"That is a very important step and once people sort garbage at source there is huge potential to use this garbage as a resource.

To do that actually we introduce different kinds of techniques, programs, to use waste as resource not only at the generation level even at the local authority level and some times at provincial level", he added.

Considering the characteristics of the waste generation in the Western Province, 60 to 70 percent of the waste are perishable waste and another 15 to 20 percent is recyclable waste.

"Perishable waste is that is the most difficult part to manage, because Sri Lankan garbage has a high moisture content around 60 to 70 percent and also we are living in the tropical environment condition. Therefore if we do not properly manage and collect the garbage there is a tendency for the garbage to rot in very short period. Therefore, within six to eight hours we have to collect all the garbage otherwise it will start decaying process", Mannaperuma added.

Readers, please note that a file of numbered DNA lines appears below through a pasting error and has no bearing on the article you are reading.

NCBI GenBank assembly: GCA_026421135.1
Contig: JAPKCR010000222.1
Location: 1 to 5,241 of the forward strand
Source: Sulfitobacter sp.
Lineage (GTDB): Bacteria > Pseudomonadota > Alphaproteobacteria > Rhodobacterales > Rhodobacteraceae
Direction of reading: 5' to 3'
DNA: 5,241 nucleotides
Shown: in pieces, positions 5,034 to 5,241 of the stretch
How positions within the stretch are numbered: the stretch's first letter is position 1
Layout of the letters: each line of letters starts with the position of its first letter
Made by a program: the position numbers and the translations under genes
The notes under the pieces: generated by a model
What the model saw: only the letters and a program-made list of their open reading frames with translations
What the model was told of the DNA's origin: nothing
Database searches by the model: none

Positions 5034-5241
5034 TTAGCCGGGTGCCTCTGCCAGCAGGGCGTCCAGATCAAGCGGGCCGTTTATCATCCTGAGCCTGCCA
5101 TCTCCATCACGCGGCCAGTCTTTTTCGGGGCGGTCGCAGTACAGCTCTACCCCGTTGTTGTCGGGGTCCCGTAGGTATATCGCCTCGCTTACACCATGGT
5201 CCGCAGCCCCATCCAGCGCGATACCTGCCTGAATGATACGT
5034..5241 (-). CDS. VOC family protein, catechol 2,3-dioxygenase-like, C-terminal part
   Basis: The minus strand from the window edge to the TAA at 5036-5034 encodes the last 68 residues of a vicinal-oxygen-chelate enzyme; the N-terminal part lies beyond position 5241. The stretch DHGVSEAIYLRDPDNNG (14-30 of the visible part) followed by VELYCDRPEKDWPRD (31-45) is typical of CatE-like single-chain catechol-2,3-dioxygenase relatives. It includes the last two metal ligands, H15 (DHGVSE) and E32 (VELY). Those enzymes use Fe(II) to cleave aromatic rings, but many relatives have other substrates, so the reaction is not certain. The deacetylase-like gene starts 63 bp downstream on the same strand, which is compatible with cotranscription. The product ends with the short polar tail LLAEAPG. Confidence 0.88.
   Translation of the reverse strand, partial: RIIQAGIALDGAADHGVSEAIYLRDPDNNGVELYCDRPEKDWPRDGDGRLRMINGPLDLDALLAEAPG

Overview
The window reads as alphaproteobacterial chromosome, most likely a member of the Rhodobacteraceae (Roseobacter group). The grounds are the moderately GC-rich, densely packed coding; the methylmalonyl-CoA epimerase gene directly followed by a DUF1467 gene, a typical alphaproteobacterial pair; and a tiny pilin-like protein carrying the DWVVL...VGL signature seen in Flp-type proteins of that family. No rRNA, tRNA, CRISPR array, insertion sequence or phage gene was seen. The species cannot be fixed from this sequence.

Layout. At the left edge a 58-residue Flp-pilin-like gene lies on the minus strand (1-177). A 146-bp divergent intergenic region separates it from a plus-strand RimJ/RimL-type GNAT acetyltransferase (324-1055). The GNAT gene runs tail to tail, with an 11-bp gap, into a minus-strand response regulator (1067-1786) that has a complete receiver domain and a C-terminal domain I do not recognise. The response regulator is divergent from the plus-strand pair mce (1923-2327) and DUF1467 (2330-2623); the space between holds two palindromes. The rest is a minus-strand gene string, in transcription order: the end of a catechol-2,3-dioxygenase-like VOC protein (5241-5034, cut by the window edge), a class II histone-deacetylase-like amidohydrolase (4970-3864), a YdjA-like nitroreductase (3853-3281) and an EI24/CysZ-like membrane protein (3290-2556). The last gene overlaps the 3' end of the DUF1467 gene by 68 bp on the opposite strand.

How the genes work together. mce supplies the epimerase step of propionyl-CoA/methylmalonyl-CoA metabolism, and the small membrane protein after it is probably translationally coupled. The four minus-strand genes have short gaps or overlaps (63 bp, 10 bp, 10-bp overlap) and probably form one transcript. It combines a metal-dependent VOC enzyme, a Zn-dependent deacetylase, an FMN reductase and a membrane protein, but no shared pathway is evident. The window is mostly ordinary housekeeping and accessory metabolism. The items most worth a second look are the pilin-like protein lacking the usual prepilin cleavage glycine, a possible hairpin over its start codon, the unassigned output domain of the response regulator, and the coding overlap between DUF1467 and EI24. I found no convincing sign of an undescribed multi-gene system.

This situation may create huge environmental issues.

"Therefore, to tackle this the WMA is promoting composting project, bio-gas generation program and making animal feed out of food waste. These three options are available for the managing of perishable waste and out of these making compost can be practised at the Local Government level", he added.

The composting of perishable waste is also implemented at different level at household level and local authority level.

In the 16 Local Authorities in the Kalutara, eight community level waste composting facilities have been established and in the entire Western Province 20 such programs are being implemented by the Local Authorities.

"It is not only the Waste Management Authority of the Western Provincial Council which is supporting these programs, the Pilisaru project of the Central Environment Authority under the Environment Ministry also supporting these local government bodies to implement these composting facilities", Mannaperuma added.

Apart from these composting facilities handled by single local authorities, mass scale composting facilities operating on commercial level are also available within the province.

Those facilities can handle more than 25 metric tonnes per day and they cater the service not only for one local authority but for two or more local authorities.